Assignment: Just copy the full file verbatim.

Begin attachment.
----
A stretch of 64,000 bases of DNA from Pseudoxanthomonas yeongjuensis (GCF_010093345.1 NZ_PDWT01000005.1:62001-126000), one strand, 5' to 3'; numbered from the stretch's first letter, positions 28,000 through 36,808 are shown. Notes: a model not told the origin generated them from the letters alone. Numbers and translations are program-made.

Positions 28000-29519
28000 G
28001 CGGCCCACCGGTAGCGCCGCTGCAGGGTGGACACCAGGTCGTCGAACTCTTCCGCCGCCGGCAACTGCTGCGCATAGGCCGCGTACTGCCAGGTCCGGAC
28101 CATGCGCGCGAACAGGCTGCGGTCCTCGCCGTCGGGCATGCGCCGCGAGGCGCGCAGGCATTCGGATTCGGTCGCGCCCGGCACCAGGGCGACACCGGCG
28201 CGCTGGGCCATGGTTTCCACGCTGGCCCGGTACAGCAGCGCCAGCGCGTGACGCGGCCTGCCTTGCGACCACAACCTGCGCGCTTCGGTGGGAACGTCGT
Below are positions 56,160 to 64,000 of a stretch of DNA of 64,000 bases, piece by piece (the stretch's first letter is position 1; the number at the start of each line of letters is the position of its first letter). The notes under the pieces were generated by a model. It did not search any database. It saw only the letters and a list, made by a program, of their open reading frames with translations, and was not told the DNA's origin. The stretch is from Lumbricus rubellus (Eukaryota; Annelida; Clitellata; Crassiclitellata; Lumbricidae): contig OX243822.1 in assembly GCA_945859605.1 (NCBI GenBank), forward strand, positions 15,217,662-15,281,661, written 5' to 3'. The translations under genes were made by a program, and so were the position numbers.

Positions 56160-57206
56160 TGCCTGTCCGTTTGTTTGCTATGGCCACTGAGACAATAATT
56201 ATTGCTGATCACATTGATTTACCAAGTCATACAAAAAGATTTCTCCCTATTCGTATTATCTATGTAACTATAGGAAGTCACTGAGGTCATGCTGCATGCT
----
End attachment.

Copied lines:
A stretch of 64,000 bases of DNA from Pseudoxanthomonas yeongjuensis (GCF_010093345.1 NZ_PDWT01000005.1:62001-126000), one strand, 5' to 3'; numbered from the stretch's first letter, positions 28,000 through 36,808 are shown. Notes: a model not told the origin generated them from the letters alone. Numbers and translations are program-made.

Positions 28000-29519
28000 G
28001 CGGCCCACCGGTAGCGCCGCTGCAGGGTGGACACCAGGTCGTCGAACTCTTCCGCCGCCGGCAACTGCTGCGCATAGGCCGCGTACTGCCAGGTCCGGAC
28101 CATGCGCGCGAACAGGCTGCGGTCCTCGCCGTCGGGCATGCGCCGCGAGGCGCGCAGGCATTCGGATTCGGTCGCGCCCGGCACCAGGGCGACACCGGCG
28201 CGCTGGGCCATGGTTTCCACGCTGGCCCGGTACAGCAGCGCCAGCGCGTGACGCGGCCTGCCTTGCGACCACAACCTGCGCGCTTCGGTGGGAACGTCGT
Below are positions 56,160 to 64,000 of a stretch of DNA of 64,000 bases, piece by piece (the stretch's first letter is position 1; the number at the start of each line of letters is the position of its first letter). The notes under the pieces were generated by a model. It did not search any database. It saw only the letters and a list, made by a program, of their open reading frames with translations, and was not told the DNA's origin. The stretch is from Lumbricus rubellus (Eukaryota; Annelida; Clitellata; Crassiclitellata; Lumbricidae): contig OX243822.1 in assembly GCA_945859605.1 (NCBI GenBank), forward strand, positions 15,217,662-15,281,661, written 5' to 3'. The translations under genes were made by a program, and so were the position numbers.

Positions 56160-57206
56160 TGCCTGTCCGTTTGTTTGCTATGGCCACTGAGACAATAATT
56201 ATTGCTGATCACATTGATTTACCAAGTCATACAAAAAGATTTCTCCCTATTCGTATTATCTATGTAACTATAGGAAGTCACTGAGGTCATGCTGCATGCT